Phishing online banking attracts crooks. Online crooks fish millions of times over account data: By sending spam e-mails, they steal secret access information in order to then clear away unauthorized cash.
Online crooks fish millions of times over account data: By sending spam e-mails, they steal secret access information in order to then clear away unauthorized cash. The electronic mail contains false links that do not lead unsuspecting users to the homepage of their bank or savings bank as intended, but to the almost perfectly replicated Internet pages of the fraudsters. There are similar problems with online retailers, online payment services, telephone providers or parcel services. With this password fishing (English: “Phishing”) the user is asked either to enter the account number and PIN, or asked to activate the account for security reasons by entering the code, or alternatively to open a file that contains a malicious program.
Whoever follows this request will really activate the account – for access by the fraudsters. The following tips will help online thieves avoid the phishing network:
- Use modern software : Antivirus software is a must on every computer with Internet access. Modern internet browsers also offer protection against phishing attacks. It is important to always use the latest version of the software and to regularly update the antivirus program, the Internet browser and the operating system in the meantime. Many antivirus programs do this automatically. Last but not least, customers should find out what security precautions the financial institution takes in online banking to ward off fraudulent attacks.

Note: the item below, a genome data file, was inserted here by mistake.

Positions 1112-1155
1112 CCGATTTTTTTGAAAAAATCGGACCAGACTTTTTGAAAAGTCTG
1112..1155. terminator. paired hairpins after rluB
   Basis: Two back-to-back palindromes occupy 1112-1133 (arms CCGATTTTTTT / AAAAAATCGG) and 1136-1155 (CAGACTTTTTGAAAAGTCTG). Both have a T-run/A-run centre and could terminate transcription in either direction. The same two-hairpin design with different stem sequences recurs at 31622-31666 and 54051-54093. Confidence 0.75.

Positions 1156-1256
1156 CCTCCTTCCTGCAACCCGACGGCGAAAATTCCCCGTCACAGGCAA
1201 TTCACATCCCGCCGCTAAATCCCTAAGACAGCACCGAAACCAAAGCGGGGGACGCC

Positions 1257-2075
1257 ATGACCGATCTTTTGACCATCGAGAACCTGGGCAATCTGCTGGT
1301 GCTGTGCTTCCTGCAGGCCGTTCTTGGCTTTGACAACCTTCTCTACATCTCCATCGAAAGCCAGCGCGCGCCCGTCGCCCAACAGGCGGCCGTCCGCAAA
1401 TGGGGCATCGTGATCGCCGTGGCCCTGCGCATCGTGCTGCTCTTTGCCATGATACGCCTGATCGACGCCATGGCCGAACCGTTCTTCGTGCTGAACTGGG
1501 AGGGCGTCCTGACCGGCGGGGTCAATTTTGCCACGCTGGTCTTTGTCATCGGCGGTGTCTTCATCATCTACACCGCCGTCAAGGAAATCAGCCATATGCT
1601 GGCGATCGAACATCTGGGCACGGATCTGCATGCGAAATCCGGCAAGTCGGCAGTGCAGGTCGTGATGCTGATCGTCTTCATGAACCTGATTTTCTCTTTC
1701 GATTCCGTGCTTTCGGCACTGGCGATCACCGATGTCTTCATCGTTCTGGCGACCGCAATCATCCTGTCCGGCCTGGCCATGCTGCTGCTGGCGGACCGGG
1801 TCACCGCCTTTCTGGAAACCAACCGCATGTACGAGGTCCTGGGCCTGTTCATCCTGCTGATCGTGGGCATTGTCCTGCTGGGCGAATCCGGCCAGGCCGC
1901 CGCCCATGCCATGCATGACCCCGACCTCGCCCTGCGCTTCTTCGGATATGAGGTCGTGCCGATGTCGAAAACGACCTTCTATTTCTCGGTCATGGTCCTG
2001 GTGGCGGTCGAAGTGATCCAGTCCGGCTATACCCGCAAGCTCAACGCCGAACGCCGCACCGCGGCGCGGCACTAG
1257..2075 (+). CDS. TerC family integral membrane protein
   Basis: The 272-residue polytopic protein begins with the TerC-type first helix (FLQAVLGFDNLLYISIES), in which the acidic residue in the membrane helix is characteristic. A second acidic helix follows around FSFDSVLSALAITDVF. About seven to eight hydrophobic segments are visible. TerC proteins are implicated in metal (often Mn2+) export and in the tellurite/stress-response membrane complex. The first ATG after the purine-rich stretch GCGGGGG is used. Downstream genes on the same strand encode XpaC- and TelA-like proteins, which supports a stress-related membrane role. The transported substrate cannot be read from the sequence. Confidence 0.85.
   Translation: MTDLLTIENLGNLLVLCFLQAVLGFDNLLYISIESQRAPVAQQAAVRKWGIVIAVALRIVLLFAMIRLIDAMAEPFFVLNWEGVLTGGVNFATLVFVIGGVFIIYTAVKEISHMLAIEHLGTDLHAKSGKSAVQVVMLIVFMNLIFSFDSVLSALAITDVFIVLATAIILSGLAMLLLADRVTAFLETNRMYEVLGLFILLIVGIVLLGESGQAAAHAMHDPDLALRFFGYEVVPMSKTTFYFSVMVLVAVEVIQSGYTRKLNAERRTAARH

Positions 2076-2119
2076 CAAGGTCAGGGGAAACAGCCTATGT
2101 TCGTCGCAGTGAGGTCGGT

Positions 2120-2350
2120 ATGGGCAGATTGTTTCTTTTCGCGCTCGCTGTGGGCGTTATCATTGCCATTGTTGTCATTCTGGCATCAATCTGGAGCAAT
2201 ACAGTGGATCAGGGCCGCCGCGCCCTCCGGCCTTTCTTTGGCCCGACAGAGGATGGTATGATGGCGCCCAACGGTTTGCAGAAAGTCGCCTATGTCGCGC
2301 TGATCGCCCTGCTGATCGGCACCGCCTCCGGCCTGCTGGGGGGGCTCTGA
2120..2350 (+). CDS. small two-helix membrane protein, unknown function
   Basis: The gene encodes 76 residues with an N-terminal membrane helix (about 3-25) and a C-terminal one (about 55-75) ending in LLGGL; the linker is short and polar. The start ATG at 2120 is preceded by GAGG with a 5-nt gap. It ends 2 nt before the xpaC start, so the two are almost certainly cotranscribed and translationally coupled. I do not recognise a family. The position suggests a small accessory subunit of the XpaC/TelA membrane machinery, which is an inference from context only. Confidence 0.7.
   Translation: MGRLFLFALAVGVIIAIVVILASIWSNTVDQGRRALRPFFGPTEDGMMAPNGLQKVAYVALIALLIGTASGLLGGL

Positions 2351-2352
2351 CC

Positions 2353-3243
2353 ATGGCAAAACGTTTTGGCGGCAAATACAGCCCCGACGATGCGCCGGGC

- Create a secure address: To be on the safe side, you should always enter the Internet address of your own bank yourself or create a link in your browser. Mistrust is called for when it comes to links or information on third-party websites and functions that create a link for the user. Under no circumstances may a link in an email be used. When using online banking, make sure that you use a secure https connection and never an unencrypted http page. Such an https page is usually displayed in the browser by an encryption symbol – for example in the form of a small lock. Attention:Criminals are also working more and more with https pages when attempting fraud. Therefore, an https alone is not a guarantee that the website belongs to the real provider.
- Be suspicious: If the house bank does not send any other e-mails, the message in the e-mail inbox is most likely not genuine. Any links sent should not be clicked on under any circumstances.
Links that contain long cryptic attachments in the browser window are particularly dangerous. The address of the fraudulent server is sometimes hidden in an extremely sophisticated way. Even advanced users can easily overlook this – especially since the wrong Internet address they are surfing looks very similar to the real pages of the bank. In addition, phishing emails usually contain a request for sensitive personal data such as a password or PIN. No matter how plausible the reason for this sounds: Credit institutions never email their customers to send secret data.
- Act quickly : Anyone who has nevertheless become a victim of a phishing attack and entered a password, PIN or TAN on a fraudulent site should act quickly. If possible, the PIN must be changed immediately. In any case, your own bank should be informed immediately and online access and the account blocked. Then report it to the police – phishing is a criminal offense. The e-mail that led to the erroneous entry of confidential data should be made available to credit institutions and law enforcement agencies to assist them in their investigations. Under no circumstances may this be deleted afterwards, as it is important evidence.
- Keep an eye on your account : It is generally advisable to check your account statements regularly. This way, incorrect or fraudulent debits can be detected early.